The Freelancing, Outsourcing, Gigs (Frogs) Economy in Ethiopia

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Source: Laurendeau & Associates

The nature of work is rapidly evolving around the world, primarily driven by the spread of technology and digital platforms.

Ethiopia’s Informal Sector

Ethiopia’s Services Sector has room for growth. Indeed, in 2018 close to 36 million were employed in the agriculture sector which contributed to 55% of informal jobs, over 7 million were employed in the manufacturing sector which contributed to 18% of informal jobs, and only around 8 million were employed in the sector sector which contributed to 19% of informal jobs[1].
In addition, if jobs in the informal sector can be given the recognition they deserve and defined using new job standards such as freelancer and gig, millions of formal dignifying jobs can be created in the next few years, especially if supported by digital. The Jobs Creation Commission recognizes informal employment and the gig economy as a crucial mode of employment for millions of citizens and that it should be supported with proper policy directives.
In Kenya, 5 million gig jobs were created in 2020, where 80% of gig workers accessed gigs through mobile and 60% joined digital platforms in the last two years[2]. This example from Kenya- half the population of Ethiopia- not only illustrates the volume of jobs digital platforms can bring up to the surface but also the speed at which it can penetrate the workforce, if done in an inclusive way. Millions in Ethiopia are still unbanked and financially excluded hence digital payments constitute an opportunity for all to obtain access to formal financial and digital services.

Digital Payments

With internet penetration increasing every year in Ethiopia, Medium, Small and Large Businesses are increasingly adopting digital marketing and digital payment solutions (QR code, contactless payments, cryptocurrencies and biometrics). With the telecommunication sector privatization and liberalization, internet penetration might reach upwards of 90% in the next 5 years. It is therefore important to ensure that digital payments are inclusive of all sectors and layers of society, while making all transactions secure. The Ethiopian Digital Payment Strategy approved in June 2021 constitutes an essential addition to the portfolio of policies recently issued in view of digitizing Ethiopia and ensuring an inclusive ecosystem.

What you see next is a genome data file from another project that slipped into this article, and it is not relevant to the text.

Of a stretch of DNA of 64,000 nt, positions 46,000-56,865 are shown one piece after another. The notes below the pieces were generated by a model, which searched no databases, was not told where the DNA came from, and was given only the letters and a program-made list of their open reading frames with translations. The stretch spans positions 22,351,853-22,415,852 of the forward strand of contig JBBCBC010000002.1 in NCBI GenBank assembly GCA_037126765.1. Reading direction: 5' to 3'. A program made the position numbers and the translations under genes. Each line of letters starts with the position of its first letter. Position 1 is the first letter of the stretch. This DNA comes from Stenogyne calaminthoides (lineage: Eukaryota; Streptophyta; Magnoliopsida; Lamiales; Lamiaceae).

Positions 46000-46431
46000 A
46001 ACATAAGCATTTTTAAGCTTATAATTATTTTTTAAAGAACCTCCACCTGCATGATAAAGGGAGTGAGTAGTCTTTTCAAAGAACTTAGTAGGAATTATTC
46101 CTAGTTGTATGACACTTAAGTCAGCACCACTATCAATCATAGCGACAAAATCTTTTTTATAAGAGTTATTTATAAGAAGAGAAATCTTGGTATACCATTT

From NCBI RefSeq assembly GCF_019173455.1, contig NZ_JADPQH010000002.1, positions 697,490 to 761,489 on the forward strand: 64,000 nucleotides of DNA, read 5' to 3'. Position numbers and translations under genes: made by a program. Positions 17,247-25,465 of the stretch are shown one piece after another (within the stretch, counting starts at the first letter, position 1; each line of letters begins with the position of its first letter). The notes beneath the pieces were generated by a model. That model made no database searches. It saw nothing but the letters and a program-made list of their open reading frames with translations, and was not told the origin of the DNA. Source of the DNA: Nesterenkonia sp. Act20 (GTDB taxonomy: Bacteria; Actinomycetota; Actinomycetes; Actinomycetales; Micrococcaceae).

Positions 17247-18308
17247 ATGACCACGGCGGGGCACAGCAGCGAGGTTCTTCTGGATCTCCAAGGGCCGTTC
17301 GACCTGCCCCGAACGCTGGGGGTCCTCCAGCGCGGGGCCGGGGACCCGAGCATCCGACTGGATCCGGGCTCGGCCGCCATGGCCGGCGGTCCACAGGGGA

The FROG economy in Ethiopia

There is a growing list of private sector actors providing services directly or indirectly related to Freelancing and Gigs especially through digital means. A taskforce was formed at the JCC to assemble the most established players in the FROG economy, to place FROG at the core of Ethiopia’s Services sector transformation. Indeed, FROG has the potential to accelerate job creation and add significant value to Ethiopia’s economy. By coming together as a unified team, taskforce members are identifying linkages between Freelancing, Outsourcing and Gigs business models as well as sharing best practices and information. More specifically the taskforce is identifying challenges and opportunities, defining potential interventions to address issues, and defining a unified national pitch for the sector. Overall, the objectives of the FROG taskforce are to enable and strengthen linkages between the elements of Freelancing, Outsourcing and Gig Economy, make FROG a sector recognized by the Ethiopian Government as a strategic pillar of economic reform, leverage the power of digital to leapfrog conventional FROG maturity stages, attract global demand to accelerate FROG job creation and increase maturity of ecosystem, and harvest local economic expansion in all sectors to fuel growth of FROG jobs.

Ethiopia as an Offshoring Destination and the Emerging Outsourcing industry

As part of their rightshoring strategies, Fortune 500’s and multinationals have developed a knee-jerk reaction relocating their middle and back-office processes to India, the Philippines, Eastern Europe, North Africa and Central America. But as labor cost continues to rise in those parts of the world, some African countries are emerging as alternative destinations, especially due to labor arbitrage and the high availability of trainable talent.
Ethiopia is the second most populous nation in Africa, with more than two hundred thousand students graduating each year with a STEM degree. Talent cost is on average fifteen times cheaper when compared to western countries, and very competitive when even compared to South Africa.
For Ethiopia, positioning the country as an offshoring destination for multinationals as well as developing the local outsourcing industry could have a tremendous impact on the GDP. If on average, an Ethiopia-based company charges $15 USD for every employee in its call center, offshore development center and the like – which is still a very competitive rate compared to conventional offshoring destination – the revenue collected for every 5000 employees amounts to $150 million USD per year. This would represent significant tax income for the country in hard currency. A similar effect could be had by attracting global freelancing demand through digital platforms.

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